- Continue to look for little ways each day to make at least one person's life a bit easier.
- Send letters or postcards to people. One thing that my dad use to do was clip articles from the paper if he knew the person mentioned in the article. He would send it along with a little note to the person. I like that idea.
I also read somewhere that rather than sending a Christmas/holiday newsletter, to send personalized letters to people you've received them from. Each week pick one or two people, and share with them how they've brought joy to your life.
- Incorporate volunteering into the homeschool curriculum. Find organizations that would welcome young volunteers. The Doing Good Together website has some wonderful ideas for ways that families can volunteer without leaving their home as well as ways families can volunteer in the community.
I drove the girls to a local nursing home where they
helped put out pumpkins that their 4-H club carved.
This was taken outside the Memory Care Unit.
- Participate in the fall fundraising event sponsored by the Alzheimer's Association. This year's event, Walk to End Alzheimer's, is scheduled for September 24th. More information is HERE.
- Go on a mission trip to Tanzania! There's an opportunity to do so in 2011...and I have wanted to go to Africa for many years now. I'm hoping to raise enough money to be able to go.
"For it is in giving that we receive."
~ St. Francis of Assisi
Identify Your Level of Impact
The No Impact Week Experiment had the following pyramid on its website and asked participants to identify where they are on it.
At this stage in my life, I'm between the "Weekly" and "Monthly" levels. From 1989-2003, I was at the top of the pyramid - working for various non-profit organizations and/or running a non-profit that I founded. The important thing I need to remind myself is that I'm still on the pyramid.
"Crafting for Charity" class I taught in Spring 2010
to a group of homeschool students.
A Life of Service and Giving Back
Giving back and being of service was a value that was deeply instilled in me when I was growing up. As an adult, I can't imagine living a life any other way. The amount that I give...and how I choose to give...varies with my interests and with factors I cannot control (e.g., my parents' declining health).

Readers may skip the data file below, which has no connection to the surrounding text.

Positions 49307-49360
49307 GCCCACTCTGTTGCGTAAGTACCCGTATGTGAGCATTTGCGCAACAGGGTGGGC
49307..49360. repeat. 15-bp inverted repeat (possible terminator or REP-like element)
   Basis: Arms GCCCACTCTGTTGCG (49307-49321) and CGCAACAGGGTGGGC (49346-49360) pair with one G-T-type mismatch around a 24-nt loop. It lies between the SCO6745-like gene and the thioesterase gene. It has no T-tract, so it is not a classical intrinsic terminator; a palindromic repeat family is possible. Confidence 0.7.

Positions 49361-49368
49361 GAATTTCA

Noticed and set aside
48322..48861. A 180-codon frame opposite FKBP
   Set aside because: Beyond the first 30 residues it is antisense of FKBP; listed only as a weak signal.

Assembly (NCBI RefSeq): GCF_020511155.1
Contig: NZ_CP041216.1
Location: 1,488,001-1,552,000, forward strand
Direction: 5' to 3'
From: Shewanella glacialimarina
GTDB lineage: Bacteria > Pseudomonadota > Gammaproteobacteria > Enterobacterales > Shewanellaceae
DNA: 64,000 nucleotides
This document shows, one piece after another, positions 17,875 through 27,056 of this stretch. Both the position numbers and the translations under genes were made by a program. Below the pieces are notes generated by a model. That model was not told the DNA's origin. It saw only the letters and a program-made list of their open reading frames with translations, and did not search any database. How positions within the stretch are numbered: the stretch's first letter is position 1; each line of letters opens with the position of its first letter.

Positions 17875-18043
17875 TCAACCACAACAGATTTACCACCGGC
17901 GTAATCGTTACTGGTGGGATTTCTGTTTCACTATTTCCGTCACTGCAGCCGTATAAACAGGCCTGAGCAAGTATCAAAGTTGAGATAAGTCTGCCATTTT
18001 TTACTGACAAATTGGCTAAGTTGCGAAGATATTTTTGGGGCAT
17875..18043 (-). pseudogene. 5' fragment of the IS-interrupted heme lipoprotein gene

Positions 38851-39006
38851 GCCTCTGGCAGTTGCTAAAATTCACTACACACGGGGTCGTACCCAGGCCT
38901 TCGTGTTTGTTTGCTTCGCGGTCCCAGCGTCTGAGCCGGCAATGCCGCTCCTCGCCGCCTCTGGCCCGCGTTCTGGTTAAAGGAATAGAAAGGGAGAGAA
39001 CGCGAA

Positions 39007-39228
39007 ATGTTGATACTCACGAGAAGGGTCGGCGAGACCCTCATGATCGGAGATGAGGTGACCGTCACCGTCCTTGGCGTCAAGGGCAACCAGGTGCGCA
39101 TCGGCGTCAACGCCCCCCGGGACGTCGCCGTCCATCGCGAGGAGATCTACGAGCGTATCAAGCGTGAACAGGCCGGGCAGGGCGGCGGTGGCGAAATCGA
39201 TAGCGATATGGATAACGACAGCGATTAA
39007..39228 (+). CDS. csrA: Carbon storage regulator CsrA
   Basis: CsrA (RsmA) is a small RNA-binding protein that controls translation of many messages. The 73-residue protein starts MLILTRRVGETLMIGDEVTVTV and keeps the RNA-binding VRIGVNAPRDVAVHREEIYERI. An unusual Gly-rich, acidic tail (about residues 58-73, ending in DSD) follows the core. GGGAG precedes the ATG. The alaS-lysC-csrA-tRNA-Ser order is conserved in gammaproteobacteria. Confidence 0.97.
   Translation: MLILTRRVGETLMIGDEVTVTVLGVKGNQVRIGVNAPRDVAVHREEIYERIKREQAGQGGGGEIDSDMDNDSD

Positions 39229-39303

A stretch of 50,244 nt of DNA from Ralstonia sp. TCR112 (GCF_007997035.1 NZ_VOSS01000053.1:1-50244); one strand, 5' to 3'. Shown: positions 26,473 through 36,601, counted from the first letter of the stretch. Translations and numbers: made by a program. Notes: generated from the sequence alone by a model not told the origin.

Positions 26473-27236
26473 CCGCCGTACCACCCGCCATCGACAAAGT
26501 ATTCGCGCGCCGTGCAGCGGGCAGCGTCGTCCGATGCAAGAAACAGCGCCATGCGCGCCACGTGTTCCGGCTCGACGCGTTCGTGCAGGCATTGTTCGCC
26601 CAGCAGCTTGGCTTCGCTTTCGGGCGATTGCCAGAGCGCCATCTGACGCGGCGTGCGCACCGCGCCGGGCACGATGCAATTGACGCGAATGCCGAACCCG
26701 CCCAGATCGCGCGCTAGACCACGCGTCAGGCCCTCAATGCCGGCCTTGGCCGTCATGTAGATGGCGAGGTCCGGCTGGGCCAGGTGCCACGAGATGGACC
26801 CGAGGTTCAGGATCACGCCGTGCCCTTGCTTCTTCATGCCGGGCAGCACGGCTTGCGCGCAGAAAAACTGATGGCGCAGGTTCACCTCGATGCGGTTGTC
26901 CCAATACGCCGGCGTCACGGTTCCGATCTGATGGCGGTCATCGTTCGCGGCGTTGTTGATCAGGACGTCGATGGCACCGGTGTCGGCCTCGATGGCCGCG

What I have realized in reflecting about today's focus of giving back, is that I have shifted my focus of service from the community to family. Recognizing that caregiving responsibilities will not cease in 2011, my goal is to determine how to gradually incorporate being of more service to the community - local, country, and world.
Perhaps one way to do this is follow Tiffani Titus' idea of doing 52 Weeks of Giving. She was looking for ways that she and her children could do volunteering on a regular basis, and ended up doing small weekly projects. She found a variety of opportunities, and she and her family made a commitment to do one good deed per week.
In doing an internet search for "52 Weeks of Giving" I came across a church website that is doing a program with the same name. At the bottom of this LINK there are numerous ideas for projects that can be done throughout the year. It's worth checking out.
If it's easier to follow a plan that someone else has created, take a look at 52 Weeks of Impact. Each week through 2011, the website will feature a different cause or theme; and offer ideas for action toward making the world a better place.
"Kindness in words creates confidence.
Kindness in thinking creates profoundness.
Kindness in giving creates love."
~ Lao Tzo